(4) Duties of Defense Counsel. Within 45 days of appointment of postconviction counsel, the defendant‘s trial counsel shall provide to postconviction counsel all information pertaining to the defendant‘s capital case which was obtained during the representation of the defendant. Postconviction counsel shall maintain the confidentiality of all confidential information received.
(d) Time Limitation.
(1) Any motion to vacate judgment of conviction and sentence of death shall be filed by the prisoner within 1 year after the judgment and sentence become final. For the purposes of this rule, a judgment is final:
(A) on the expiration of the time permitted to file in the United States Supreme Court a petition for writ of certiorari seeking review of the Supreme Court of Florida decision affirming a judgment and sentence of death (90 days after the opinion becomes final); or
(B) on the disposition of the petition for writ of certiorari by the United States Supreme Court, if filed.
(2) No motion shall be filed or considered pursuant to this rule if filed beyond the time limitation provided in subdivision (d)(1) unless it alleges:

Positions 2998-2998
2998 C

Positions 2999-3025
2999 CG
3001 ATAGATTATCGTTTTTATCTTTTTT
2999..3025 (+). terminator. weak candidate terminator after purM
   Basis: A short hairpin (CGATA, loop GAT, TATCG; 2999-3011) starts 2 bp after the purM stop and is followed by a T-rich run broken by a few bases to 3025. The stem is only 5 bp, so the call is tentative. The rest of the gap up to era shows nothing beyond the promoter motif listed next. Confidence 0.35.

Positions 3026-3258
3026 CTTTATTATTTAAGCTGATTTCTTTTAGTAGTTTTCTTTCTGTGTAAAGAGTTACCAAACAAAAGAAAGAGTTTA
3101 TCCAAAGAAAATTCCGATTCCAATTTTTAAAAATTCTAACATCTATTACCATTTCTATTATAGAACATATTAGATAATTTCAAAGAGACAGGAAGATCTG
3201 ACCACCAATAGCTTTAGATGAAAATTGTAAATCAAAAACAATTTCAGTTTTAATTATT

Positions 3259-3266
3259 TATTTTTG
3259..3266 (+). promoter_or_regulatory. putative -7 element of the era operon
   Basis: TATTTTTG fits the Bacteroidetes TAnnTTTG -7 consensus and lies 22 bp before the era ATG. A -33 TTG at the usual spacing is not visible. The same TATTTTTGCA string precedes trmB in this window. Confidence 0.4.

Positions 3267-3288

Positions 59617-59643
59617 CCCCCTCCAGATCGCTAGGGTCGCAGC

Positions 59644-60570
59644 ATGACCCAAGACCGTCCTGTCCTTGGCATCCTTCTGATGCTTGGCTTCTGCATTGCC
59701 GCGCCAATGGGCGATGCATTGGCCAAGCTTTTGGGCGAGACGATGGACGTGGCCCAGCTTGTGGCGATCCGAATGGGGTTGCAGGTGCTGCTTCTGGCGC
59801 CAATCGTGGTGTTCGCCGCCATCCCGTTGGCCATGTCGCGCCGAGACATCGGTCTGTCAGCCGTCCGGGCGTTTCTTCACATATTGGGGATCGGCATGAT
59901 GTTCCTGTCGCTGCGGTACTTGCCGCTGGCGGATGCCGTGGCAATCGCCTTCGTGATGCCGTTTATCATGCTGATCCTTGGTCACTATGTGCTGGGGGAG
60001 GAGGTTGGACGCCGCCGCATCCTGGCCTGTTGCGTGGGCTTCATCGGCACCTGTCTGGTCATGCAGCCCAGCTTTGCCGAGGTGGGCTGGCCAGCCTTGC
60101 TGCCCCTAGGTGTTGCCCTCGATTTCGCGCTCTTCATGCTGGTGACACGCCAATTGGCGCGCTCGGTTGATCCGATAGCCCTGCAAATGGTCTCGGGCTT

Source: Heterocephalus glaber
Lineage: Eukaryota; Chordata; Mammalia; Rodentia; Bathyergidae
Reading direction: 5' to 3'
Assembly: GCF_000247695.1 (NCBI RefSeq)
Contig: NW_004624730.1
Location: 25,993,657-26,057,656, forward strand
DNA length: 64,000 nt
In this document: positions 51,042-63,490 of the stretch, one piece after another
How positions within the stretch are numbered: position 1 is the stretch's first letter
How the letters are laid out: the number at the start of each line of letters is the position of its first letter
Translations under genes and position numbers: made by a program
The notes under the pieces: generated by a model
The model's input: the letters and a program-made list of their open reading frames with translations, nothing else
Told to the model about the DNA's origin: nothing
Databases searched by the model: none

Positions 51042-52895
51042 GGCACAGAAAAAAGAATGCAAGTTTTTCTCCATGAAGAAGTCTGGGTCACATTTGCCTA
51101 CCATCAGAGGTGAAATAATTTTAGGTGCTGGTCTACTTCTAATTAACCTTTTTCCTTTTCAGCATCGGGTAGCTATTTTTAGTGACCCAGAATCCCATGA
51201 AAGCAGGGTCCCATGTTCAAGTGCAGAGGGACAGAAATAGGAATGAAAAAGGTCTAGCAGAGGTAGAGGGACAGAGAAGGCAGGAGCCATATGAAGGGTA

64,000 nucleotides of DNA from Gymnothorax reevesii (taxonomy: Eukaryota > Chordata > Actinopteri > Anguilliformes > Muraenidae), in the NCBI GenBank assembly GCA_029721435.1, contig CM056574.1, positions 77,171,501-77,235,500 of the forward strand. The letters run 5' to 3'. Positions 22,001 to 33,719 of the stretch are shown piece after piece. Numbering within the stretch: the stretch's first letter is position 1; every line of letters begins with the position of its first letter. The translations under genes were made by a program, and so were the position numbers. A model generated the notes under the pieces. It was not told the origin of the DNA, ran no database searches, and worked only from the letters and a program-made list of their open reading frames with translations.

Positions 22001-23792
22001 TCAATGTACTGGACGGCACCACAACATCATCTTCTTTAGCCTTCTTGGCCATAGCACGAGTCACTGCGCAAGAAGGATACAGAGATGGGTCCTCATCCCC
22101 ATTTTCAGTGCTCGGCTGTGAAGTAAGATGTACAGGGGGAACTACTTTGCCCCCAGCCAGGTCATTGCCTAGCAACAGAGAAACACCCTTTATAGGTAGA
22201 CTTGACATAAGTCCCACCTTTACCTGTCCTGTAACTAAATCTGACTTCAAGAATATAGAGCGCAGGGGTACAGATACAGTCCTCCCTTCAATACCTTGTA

(A) the facts on which the claim is predicated were unknown to the movant or the movant‘s attorney and could not have been ascertained by the exercise of due diligence, or
(B) the fundamental constitutional right asserted was not established within the period provided for in subdivision (d)(1) and has been held to apply retroactively, or
(C) postconviction counsel, through neglect, failed to file the motion.
(3) All petitions for extraordinary relief in which the Supreme Court of Florida has original jurisdiction, including petitions for writs of habeas corpus, shall be filed simultaneously with the initial brief filed on behalf of the death-sentenced prisoner in the appeal of the circuit court‘s order on the initial motion for postconviction relief filed under this rule.
(4) The time limitation in subdivision (d)(1) is established with the understanding that each death-sentenced prisoner will have counsel assigned and available to begin addressing the prisoner‘s postconviction issues within the time specified in this rule. Should the governor sign a death warrant before the expiration of the time limitation in sub-division (d)(1), the Supreme Court of Florida, on a defendant‘s request, will grant a stay of execution to allow any postconviction relief motions to proceed in a timely and orderly manner. Furthermore, this time limitation shall not preclude the right to amend or to supplement pending pleadings under these rules.
(5) An extension of time may be granted by the Supreme Court of Florida for the filing of postconviction pleadings if the prisoner‘s counsel makes a showing of good cause for counsel‘s inability to file the postconviction pleadings within the 1-year period established by this rule.
(e) Contents of Motion.